[dropcap]D[/dropcap]espite the S&P 500 finishing 2011 right where it started, the media and most financial pundits have been fixated on increased volatility being a new fixture of the market. However, like the first week of 2012, this was another quiet one. Contrary to the longer term trend, news out of Europe was marginally better than that of the U.S. Spanish and Italian debt sales were considered successful, but U.S. employment numbers disappointed. The Euro continued its decline anyways.
- Monday – Alcoa kicked off earnings season with better than expected results, including a prediction for a global deficit in aluminum supply for 2012.
- Tuesday – Chinese import growth was reported at a two year low. Stocks rose on expectation China would ease monetary conditions due to slower economic activity.
- Wednesday – Germany’s statistics office unofficially said the country’s economy shrank 0.25% in the fourth quarter.
- Thursday – Spain and Italy each sold over 10 billion euros of debt at lower than expected rates, easing concern of immediate funding problems.
- Thursday – The European Central Bank left its interest rate at 1%, and provided a more upbeat outlook for the region’s economy than it had in recent months.
- Thursday – US jobless claims rose by 24,000 – more than expected. Also, retail sales rose just 0.1% in December, less than expected.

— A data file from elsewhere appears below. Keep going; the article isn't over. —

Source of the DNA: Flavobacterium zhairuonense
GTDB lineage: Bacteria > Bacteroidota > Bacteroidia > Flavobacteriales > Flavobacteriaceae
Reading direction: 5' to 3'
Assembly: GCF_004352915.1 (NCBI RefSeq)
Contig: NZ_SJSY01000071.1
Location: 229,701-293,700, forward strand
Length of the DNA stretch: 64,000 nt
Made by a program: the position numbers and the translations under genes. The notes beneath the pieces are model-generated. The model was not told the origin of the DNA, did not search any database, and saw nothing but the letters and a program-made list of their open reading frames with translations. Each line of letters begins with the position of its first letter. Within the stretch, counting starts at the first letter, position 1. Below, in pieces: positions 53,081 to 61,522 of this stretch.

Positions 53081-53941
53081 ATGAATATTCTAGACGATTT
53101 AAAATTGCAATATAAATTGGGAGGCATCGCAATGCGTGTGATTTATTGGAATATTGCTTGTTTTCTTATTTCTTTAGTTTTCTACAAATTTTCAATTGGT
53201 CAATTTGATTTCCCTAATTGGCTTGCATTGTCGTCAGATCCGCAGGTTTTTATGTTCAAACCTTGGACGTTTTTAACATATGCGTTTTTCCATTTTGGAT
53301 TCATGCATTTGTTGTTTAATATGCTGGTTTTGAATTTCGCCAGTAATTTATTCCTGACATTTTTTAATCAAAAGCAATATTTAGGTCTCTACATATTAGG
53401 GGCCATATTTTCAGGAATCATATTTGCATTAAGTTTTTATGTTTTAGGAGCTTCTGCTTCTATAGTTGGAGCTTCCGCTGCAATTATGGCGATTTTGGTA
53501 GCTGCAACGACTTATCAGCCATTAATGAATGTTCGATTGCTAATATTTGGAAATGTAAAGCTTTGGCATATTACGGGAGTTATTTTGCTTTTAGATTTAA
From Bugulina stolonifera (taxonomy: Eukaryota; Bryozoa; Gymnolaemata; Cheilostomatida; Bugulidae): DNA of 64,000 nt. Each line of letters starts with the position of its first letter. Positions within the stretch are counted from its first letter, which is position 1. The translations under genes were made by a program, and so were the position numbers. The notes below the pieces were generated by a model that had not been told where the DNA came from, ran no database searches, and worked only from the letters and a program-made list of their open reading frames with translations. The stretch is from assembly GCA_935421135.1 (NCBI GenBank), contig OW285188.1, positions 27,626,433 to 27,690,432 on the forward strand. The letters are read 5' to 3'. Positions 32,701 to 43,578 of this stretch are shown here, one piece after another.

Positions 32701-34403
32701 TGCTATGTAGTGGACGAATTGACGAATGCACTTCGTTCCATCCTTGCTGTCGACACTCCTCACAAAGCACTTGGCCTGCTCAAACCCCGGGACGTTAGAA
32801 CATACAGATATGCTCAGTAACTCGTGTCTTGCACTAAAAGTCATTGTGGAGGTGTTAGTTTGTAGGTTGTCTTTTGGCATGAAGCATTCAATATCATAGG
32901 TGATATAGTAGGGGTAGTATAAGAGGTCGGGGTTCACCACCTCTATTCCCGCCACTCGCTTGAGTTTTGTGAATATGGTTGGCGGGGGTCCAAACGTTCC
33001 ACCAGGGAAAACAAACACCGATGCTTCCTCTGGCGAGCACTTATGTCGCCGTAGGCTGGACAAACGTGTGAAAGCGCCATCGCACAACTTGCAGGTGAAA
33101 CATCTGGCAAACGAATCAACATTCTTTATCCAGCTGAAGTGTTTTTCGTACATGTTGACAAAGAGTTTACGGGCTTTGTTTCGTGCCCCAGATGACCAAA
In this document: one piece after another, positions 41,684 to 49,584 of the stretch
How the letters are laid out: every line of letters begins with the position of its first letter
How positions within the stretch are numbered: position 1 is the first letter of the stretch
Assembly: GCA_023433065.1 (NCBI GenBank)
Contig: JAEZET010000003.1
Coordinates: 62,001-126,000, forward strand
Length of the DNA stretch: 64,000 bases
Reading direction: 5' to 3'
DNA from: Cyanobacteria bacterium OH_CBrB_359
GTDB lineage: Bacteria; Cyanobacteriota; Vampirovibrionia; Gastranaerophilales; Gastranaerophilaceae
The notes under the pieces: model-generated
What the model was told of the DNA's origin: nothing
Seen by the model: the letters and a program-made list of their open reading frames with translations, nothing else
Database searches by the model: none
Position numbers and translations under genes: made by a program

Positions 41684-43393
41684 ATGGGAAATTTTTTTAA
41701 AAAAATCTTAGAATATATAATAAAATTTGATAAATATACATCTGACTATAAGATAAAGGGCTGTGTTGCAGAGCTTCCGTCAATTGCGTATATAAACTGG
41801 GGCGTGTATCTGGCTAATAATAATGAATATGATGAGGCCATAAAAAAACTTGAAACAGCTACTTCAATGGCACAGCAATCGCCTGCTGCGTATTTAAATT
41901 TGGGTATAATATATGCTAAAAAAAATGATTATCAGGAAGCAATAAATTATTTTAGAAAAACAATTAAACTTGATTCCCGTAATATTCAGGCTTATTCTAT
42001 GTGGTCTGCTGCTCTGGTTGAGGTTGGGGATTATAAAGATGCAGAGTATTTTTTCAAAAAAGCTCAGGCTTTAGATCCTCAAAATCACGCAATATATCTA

- Friday – Standard and Poor’s cut their credit rating on France and Austria from AAA to AA+. Finland, the Netherlands and Luxembourg were put on negative watch.
S&P 500: 1,289 (+0.9%)
MSCI EAFE: +0.9%
US 10 Year Treasury Yield: 1.86% (-0.10%)
Gold: $1,639 (+1.4%)
EUR/USD: 1.268 (-0.3%)
News was mixed, but the Euro continued its steady decline against the dollar. Globally, the flight to quality continues, as evidenced in the bond and currency markets. That equity markets rose against that backdrop with relatively low volatility is a minor positive. We don’t view the European credit downgrades as significant because they have been talked about for months. The market speaks much louder than the credit rating agencies. Right now it’s telling us the crisis in Europe is far from over, but not unfixable. The exception may be Greece – interest rates suggest the 50% haircut outlined by Germany and France won’t be the worst of the eventual restructuring. It seems more and more likely Greece will have to exit the Euro. If so, it will cause significant economic disruption, but the surprise factor in equity markets should be minimal.